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My Decision Still

Sandie Cox, Adult Safeguarding Lead, Hounslow and Richmond Community Healthcare NHS Trust

Using the Mental Capacity Act in the Community

As an adult social worker joining the NHS in 2016, I did not imagine that within a year, I would be producing a short training film that in 2018 is being used across England and Wales by hundreds of health and social care staff, paid and family carers and even Ministry of Defence Welfare Officers.

I am an Australian Londoner and ex-teacher with many years’ experience in social work; across both the voluntary sector and local authority. In my day job as the Adult Safeguarding and Mental Capacity Professional Lead for an NHS Community Trust in West London, I advise, train, write policy, and assure the Trust that our 1000 plus staff are working in ways that support adults at risk and are compliant with relevant law and guidance.

As a passionate and vocal member of the National Mental Capacity Forum, I knew that although the Mental Capacity Act was over 10 years old, its principles are not consistently embedded in healthcare practice.

I found that when I said “Mental” and “Assessment” in the same sentence to many health staff, they retreated quivering behind the comfort blanket of the medical model, hoping that such an assessment would be a task for a ‘specialist’.

Not so! Assessing mental capacity where we have concerns about the impact of a mental disorder or disturbance on decision making is everybody’s responsibility and the Mental Capacity Act guides us to support people in a fair and person-centred way.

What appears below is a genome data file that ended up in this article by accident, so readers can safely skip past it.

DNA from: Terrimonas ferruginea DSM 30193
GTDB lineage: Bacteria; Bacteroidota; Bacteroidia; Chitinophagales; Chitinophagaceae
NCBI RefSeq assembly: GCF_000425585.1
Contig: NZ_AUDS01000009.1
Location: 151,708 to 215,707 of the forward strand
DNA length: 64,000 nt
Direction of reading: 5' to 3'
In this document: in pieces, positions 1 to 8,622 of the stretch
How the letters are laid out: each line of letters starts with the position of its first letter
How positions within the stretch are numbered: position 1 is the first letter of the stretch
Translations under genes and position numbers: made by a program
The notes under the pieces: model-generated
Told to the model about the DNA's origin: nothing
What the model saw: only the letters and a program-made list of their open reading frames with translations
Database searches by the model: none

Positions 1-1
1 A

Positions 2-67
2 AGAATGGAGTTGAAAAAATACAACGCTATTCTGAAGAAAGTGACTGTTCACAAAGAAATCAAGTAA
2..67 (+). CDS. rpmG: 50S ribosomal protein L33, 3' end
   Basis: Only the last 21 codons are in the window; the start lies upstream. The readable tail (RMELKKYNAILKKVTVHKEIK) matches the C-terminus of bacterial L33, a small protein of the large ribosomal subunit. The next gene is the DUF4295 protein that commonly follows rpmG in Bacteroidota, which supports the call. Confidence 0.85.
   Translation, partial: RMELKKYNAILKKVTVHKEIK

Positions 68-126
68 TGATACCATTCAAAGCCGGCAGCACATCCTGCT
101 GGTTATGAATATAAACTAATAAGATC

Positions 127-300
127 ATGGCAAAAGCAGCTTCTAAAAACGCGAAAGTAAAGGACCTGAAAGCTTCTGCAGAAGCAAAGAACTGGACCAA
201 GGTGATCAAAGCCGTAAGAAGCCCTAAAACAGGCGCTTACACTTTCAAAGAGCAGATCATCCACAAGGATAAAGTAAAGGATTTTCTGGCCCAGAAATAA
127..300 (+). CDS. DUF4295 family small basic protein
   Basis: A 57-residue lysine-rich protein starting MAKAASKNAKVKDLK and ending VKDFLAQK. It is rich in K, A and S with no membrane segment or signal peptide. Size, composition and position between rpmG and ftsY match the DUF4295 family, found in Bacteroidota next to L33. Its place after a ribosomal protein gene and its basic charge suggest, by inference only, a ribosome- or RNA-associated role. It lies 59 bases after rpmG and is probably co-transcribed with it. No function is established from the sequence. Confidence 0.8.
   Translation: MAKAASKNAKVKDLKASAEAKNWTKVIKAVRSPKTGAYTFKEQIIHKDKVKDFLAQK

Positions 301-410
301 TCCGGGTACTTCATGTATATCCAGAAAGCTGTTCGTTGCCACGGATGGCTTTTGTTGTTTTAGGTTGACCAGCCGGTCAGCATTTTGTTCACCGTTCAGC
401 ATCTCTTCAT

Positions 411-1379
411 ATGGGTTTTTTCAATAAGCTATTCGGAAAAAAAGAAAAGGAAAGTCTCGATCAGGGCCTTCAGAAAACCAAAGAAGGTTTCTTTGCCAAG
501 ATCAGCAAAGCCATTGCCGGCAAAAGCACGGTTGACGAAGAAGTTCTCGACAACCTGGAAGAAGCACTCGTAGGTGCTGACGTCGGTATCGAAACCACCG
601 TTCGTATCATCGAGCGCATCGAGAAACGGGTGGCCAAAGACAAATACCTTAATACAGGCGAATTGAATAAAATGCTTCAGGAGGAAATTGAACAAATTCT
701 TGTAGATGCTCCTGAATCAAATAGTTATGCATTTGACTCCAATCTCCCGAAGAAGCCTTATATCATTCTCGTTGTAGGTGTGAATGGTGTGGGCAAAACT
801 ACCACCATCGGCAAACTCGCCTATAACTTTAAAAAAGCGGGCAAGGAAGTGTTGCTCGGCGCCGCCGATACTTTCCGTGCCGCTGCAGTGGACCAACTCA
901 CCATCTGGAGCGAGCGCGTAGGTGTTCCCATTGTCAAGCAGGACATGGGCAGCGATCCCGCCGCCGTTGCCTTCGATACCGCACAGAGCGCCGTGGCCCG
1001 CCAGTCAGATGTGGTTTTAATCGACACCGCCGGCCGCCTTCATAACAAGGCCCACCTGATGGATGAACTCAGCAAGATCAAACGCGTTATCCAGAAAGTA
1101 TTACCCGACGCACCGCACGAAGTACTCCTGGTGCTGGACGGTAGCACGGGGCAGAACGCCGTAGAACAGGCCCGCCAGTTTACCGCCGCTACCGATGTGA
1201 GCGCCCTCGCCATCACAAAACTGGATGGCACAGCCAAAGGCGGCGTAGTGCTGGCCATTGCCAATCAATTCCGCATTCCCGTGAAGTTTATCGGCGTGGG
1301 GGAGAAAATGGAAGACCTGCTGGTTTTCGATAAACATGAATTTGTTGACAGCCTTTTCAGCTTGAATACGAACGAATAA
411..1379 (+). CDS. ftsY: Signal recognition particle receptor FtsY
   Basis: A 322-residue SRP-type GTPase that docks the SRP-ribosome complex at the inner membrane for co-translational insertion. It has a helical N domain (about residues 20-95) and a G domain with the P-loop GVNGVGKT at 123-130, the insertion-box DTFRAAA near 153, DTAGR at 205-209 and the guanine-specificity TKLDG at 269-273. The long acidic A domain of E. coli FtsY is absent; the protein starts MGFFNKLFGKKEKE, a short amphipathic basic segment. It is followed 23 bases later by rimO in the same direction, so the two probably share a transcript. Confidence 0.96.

I needed a way of breaking down the nervousness which was impacting on practice and recording. I knew that a multimedia approach would appeal to a broad range of people with different backgrounds and ways of learning. I then needed the money to make my dream a reality. I pitched my idea to our Trust’s ‘Dragon’s Den’ programme and won.

Since I knew nothing about film, I consulted Dr Google, and invited tenders. Fortunately, I chose Loaded Productions. Working with the wonderful Angus Hubbard, I agonised over many versions of the script and in consultation with colleagues and carers, we agreed we needed actors for key roles.

Angus commissioned the amazing Tommy Jessop (of Blue Apple Theatre and Hamlet fame) for the role of Matt and the very experienced June Bailey for the role of Lynne.

I wanted to ensure the film was a practical ‘show how to know how’ guide using simple scenarios. It needed to be under 30 minutes long for viewing in a team meeting or a short break from caring.  It had to be freely available for sharing widely and the wording had to be both realistic and positive (I used some tried and tested NLP principles). We also created a booklet to accompany the film, aimed at those who do not have internet access.

The film has now been shared locally and nationally and has been widely used to support learning and to raise awareness of the legal requirement to uphold the human rights of people with a disorder or disturbance of their mind or brain, when offering and recording care.

It was nominated for the National Learning Disability and Autism Awards 2018 and has received consistently positive feedback from all over England and Wales from Safeguarding Adult Board members, social care and health staff and trainers and carer’s organisations.

The film is available to view on the HRCH Youtube channel.

 

 

 

 

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